The key word for McLaren is ‘fo­cus’

F1 Racing - - INSIDER -

The sto­ries F1’s big­wigs would rather you didn’t know…

TAG Heuer might only have been a watch spon­sor for McLaren, but the re­cent loss of this long­stand­ing and pres­ti­gious part­ner hit McLaren where it hurts most: in the ego. The pain of that blow was com­pounded by si­mul­ta­ne­ous news that the brand was headed for, in the words of their CEO, the “young, dy­namic and go-get­ter team” that is Red Bull.

Like Boss, lost last year, TAG Heuer had seemed an in­te­gral part of McLaren: al­ways there, some­where, on cars, driv­ers and back­drops. Both brands part­nered this proud­est of teams for three decades. They were syn­ony­mous with the likes of Ayr­ton Senna and Lewis Hamil­ton; with race wins and cham­pi­onships; with style, pre­ci­sion and qual­ity. Now they are gone, join­ing up­start grid ri­vals with barely a back­wards glance.

Forget lost rev­enue, for that can be re­cov­ered even­tu­ally: lux­ury part­ners pro­vide pres­tige, not prot. The pain lies in the abrupt re­jec­tion by long­stand­ing friends, and forces in­tro­spec­tion as to which brands will fol­low them out of the door. When, or where, will it all end? And how?

Falls from grace can be rapid: within a decade of win­ning ti­tles Brab­ham were gone; ditto, to all in­tents and pur­poses, Lo­tus. Re­nault were cham­pi­ons in 2005-06, but a shamed shadow of their for­mer selves by 2009. Cooper sur­vived their ti­tles by less than a decade. By such mea­sures McLaren have done well, last win­ning the driv­ers’ cham­pi­onship in 2008 – al­beit in the last cor­ner of the last lap of the last grand prix. They also sur­vived the trau­mas of 2007’s ‘Spy­gate’ scan­dal and its as­so­ci­ated $100m ne.

Two years ago, af­ter then-McLaren boss Martin Whit­marsh was re­placed by the re­turn­ing Ron Den­nis, the team were promised a ti­tle spon­sor within “the next few events”. Yet to­day both driv­ers sport more tat­toos than their cars or over­alls bear stick­ers.

Put aside, for a mo­ment, 2015’s Honda tra­vails: 2014 was also fraught, as the team achieved only P5 in the con­struc­tors’ chase. Some blamed non-works Mercedes en­gines – down on power com­pared to their ‘works’ coun­ter­parts. But Wil­liams (P3) trounced McLaren, while Force In­dia (P6) ran them close us­ing iden­ti­cal power units – both on half McLaren’s bud­get and with­out hav­ing a world cham­pion in their cock­pits. Now, it seems, Vi­jay Mallya’s colour­ful team is on track to snare John­nie Walker. So how and where did it all go so wrong?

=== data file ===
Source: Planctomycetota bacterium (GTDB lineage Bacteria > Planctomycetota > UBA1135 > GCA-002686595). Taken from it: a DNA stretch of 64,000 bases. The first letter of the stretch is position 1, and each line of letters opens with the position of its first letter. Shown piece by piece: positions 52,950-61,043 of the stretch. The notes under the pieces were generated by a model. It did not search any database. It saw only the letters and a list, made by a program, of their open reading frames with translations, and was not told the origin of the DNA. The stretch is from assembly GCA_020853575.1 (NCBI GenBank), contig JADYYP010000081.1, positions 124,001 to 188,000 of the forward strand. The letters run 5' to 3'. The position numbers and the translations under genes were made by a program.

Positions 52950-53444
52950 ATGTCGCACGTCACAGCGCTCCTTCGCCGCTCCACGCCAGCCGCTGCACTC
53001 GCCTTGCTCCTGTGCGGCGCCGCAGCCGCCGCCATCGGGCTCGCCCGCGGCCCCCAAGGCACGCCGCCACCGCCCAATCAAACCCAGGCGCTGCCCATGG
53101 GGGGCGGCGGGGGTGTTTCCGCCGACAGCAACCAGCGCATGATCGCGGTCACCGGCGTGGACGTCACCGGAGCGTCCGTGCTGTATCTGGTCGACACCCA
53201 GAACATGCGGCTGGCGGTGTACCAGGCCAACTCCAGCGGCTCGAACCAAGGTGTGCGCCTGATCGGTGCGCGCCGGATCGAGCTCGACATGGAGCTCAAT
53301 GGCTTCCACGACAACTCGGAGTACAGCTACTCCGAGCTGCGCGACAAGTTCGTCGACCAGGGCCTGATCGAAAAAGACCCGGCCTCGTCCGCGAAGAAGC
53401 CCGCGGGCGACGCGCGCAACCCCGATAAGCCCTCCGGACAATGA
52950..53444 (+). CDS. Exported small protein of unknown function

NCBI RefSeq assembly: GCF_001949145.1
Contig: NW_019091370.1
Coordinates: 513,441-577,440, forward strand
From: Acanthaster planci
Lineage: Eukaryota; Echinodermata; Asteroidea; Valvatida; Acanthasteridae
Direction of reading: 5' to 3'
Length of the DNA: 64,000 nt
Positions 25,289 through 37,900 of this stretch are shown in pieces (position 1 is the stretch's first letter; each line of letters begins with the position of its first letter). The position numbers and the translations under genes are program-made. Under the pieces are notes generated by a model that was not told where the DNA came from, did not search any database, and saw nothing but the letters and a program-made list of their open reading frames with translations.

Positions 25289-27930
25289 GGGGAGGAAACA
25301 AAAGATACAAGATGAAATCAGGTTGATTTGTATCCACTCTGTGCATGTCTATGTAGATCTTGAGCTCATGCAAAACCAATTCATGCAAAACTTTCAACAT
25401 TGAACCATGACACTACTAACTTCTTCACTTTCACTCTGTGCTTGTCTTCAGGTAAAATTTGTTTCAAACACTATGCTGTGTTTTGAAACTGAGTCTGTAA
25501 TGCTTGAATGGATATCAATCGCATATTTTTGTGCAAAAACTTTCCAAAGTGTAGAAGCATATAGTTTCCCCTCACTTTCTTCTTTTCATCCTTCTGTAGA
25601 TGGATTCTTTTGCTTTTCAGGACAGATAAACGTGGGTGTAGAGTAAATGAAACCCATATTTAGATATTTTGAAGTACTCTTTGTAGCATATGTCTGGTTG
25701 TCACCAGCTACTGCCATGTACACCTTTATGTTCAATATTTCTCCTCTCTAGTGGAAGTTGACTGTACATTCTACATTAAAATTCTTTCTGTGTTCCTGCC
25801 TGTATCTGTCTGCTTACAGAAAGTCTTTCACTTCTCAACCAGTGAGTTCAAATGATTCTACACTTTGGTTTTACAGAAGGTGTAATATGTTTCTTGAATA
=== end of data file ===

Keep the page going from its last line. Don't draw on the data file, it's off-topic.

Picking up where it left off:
Con­sider that McLaren last won a con­struc­tors’ ti­tle in 1998, when op­er­at­ing from a hotch-potch of fac­tory units spread A re­turn­ing Ron Den­nis promised a ti­tle spon­sor within “the next few events”. It’s yet to hap­pen across Wok­ing’s in­dus­trial es­tate, not the space-age McLaren Tech­nol­ogy Cen­tre. A sober­ing thought: this mas­sive site, once Europe’s big­gest pri­vately funded build­ing project, has so far failed to de­liver a sin­gle con­struc­tors’ ti­tle.

Therein lies a co­in­ci­dence – or maybe not. A year af­ter that 1998 cham­pi­onship, as McLaren lost the 1999 con­struc­tors’ ght to Fer­rari, the first sods were turned on the brown­field sites that to­day house the MTC, plus the equally fu­tur­is­tic struc­tures that are McLaren Au­to­mo­tive’s Pro­duc­tion Cen­tre, the McLaren-GSK Cen­tre for Ap­plied Per­for­mance, and McLaren Ap­plied Tech­nolo­gies. Saliently, none of th­ese oper­a­tions ex­isted back in 1998. Once be­fore McLaren had en­dured a win­less patch: 1994-96, when they were de­serted by a long-stand­ing spon­sor, Marl­boro, who had part­nered the team for al­most 30 years, yet trans­ferred their dol­lars to Maranello. The switch set in mo­tion Fer­rari’s hege­mony, which cul­mi­nated in six straight con­struc­tors’ ti­tles dur­ing a pe­riod that co­in­cided pre­cisely with MTC con­struc­tion oper­a­tions.

Back, though, to the 1990s. Is it co­in­ci­dence that dur­ing that win­less three-year pe­riod McLaren launched their sublime F1 road car, with pro­duc­tion com­menc­ing in late 1993, and then won Le Mans in 1995? And then as road-car pro­duc­tion wound down, so McLaren re­turned to win­ning.

Wil­liams last won ti­tles be­fore open­ing their Ad­vanced Engi­neer­ing busi­ness, and the ill-fated tech­nol­ogy cen­tre in Qatar and slumped to ninth in the or­der. WAE down­sized, Qatar closed, and – voila! – up to third. Fer­rari could up road car pro­duc­tion from 5,000 units to 7,000 an­nu­ally, or win F1 cham­pi­onships – but not both. The mes­sage is ob­vi­ous: McLaren – and they’re cer­tainly not alone in this – for all their many tal­ents, are un­able to mul­ti­task. Build ti­tle-win­ning For­mula 1 cars, Le Mans win­ners even? A given. Con­struct the stand-out au­to­mo­tive fac­tory? No prob­lem. Best road car ever? Sure. A ver­i­ta­ble com­peti­tor for Fer­rari and Porsche su­per­cars? Of course. Do all of this si­mul­ta­ne­ously? Clearly not. But, then again, who could?

“The mes­sage is ob­vi­ous: McLaren, for all their many tal­ents, are un­able to mul­ti­task”


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